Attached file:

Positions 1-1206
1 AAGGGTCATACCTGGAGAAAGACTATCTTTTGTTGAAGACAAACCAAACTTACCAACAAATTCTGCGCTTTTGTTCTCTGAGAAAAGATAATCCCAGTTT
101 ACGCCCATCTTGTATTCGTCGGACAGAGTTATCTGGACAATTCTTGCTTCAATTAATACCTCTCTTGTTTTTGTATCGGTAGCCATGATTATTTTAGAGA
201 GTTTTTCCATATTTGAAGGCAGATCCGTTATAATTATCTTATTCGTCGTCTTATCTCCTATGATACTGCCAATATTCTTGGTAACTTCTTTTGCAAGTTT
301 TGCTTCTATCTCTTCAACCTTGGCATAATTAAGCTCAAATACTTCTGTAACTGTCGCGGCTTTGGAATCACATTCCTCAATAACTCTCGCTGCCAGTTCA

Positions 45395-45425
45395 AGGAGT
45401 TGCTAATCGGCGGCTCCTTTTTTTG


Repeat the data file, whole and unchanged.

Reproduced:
Positions 1-1206
1 AAGGGTCATACCTGGAGAAAGACTATCTTTTGTTGAAGACAAACCAAACTTACCAACAAATTCTGCGCTTTTGTTCTCTGAGAAAAGATAATCCCAGTTT
101 ACGCCCATCTTGTATTCGTCGGACAGAGTTATCTGGACAATTCTTGCTTCAATTAATACCTCTCTTGTTTTTGTATCGGTAGCCATGATTATTTTAGAGA
201 GTTTTTCCATATTTGAAGGCAGATCCGTTATAATTATCTTATTCGTCGTCTTATCTCCTATGATACTGCCAATATTCTTGGTAACTTCTTTTGCAAGTTT
301 TGCTTCTATCTCTTCAACCTTGGCATAATTAAGCTCAAATACTTCTGTAACTGTCGCGGCTTTGGAATCACATTCCTCAATAACTCTCGCTGCCAGTTCA

Positions 45395-45425
45395 AGGAGT
45401 TGCTAATCGGCGGCTCCTTTTTTTG